Background/Question/Methods Red spruce (Picea rubens) is a keystone species of the Acadian Forest and has high economic value for the forest industry in Atlantic Canada. However, forest simulation models report a low adaptive capacity of red spruce to warmer, drier climates, questioning the resilience of the species to climate change. The plantation of southern, warm-adapted red spruce populations into colder regions of Atlantic Canada – an approach called ‘assisted migration’ – has the potential to help increase the resilience of red spruce stands , but we still lack empirical evidence on the benefits of this approach. This study leverages existing networks of provenance trials to compare the climate sensitivity of various 60-yr-old red spruce populations. In 2020, we collected growth increment cores from 16 populations ranging from North Carolina to Nova Scotia, planted at ten different locations in eastern Canada. We developed a Bayesian model to compare the growth response of different red spruce provenances to historical climate from 1975 to 2018, while controlling explicitly for tree-level competition and size, stand-level development, thinning, blocking design and local soil conditions.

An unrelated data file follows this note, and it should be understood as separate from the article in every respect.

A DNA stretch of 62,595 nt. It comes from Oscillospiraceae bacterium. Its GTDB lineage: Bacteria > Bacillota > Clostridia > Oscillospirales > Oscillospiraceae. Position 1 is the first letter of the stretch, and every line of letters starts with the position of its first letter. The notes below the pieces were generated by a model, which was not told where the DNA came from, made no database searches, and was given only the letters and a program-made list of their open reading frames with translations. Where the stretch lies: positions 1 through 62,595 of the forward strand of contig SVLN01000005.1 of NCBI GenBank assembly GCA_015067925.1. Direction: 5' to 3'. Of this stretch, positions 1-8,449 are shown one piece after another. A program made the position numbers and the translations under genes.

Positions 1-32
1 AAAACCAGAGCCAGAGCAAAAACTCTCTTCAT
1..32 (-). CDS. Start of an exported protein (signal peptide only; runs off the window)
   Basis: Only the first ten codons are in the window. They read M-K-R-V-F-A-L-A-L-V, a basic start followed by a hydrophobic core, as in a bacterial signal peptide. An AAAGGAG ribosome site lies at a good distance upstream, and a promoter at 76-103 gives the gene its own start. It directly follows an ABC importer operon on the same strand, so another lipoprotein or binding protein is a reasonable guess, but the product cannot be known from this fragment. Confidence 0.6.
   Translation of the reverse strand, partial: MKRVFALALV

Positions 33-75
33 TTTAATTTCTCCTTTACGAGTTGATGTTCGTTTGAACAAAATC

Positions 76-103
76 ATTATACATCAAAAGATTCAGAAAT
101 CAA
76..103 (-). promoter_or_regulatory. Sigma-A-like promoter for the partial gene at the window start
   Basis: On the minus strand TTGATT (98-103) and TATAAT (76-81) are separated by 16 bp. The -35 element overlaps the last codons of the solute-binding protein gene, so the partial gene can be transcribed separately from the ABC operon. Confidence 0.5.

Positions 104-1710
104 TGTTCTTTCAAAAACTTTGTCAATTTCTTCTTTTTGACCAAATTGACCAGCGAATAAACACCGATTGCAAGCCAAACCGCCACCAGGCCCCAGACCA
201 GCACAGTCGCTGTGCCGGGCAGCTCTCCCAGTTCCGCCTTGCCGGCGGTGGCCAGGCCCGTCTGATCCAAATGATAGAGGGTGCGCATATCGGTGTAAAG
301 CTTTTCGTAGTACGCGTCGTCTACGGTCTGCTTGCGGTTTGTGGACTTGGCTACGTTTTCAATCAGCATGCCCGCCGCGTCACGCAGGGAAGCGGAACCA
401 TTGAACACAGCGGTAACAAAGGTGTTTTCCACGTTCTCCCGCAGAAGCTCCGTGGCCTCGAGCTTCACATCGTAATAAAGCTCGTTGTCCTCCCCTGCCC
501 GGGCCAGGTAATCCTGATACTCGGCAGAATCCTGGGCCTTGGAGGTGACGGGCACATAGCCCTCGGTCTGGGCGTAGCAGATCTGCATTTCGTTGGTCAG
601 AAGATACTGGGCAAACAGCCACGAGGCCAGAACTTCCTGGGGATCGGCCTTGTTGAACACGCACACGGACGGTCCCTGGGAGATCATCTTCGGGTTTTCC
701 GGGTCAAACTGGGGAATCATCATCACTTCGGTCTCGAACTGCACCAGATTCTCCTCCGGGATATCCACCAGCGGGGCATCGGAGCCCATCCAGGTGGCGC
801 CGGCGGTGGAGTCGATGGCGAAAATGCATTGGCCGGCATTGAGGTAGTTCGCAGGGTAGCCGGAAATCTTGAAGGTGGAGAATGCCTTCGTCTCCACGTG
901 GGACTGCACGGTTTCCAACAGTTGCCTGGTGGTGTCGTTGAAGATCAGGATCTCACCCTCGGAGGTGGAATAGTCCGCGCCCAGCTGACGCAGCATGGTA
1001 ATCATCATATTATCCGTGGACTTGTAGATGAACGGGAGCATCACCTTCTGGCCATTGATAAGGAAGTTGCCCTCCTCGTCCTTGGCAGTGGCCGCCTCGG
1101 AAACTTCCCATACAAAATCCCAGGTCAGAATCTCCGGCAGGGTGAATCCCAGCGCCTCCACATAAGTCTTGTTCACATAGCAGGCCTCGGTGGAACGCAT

Results/Conclusions Our model explained a large portion of the variance, with tree-level and stand-level R² ranging between 0.84 and 0.88. While we report a negative effect of reduced available moisture on red spruce growth, we find no difference in moisture sensitivity between provenances. Overall, climate explained only a small portion of stand-level variability, while stand development, thinning events and tree size were the strongest predictors. Our results do not provide strong support for assisted migration of red spruce, as all populations displayed similar phenotypical plasticity in response to 45 years of climate variations.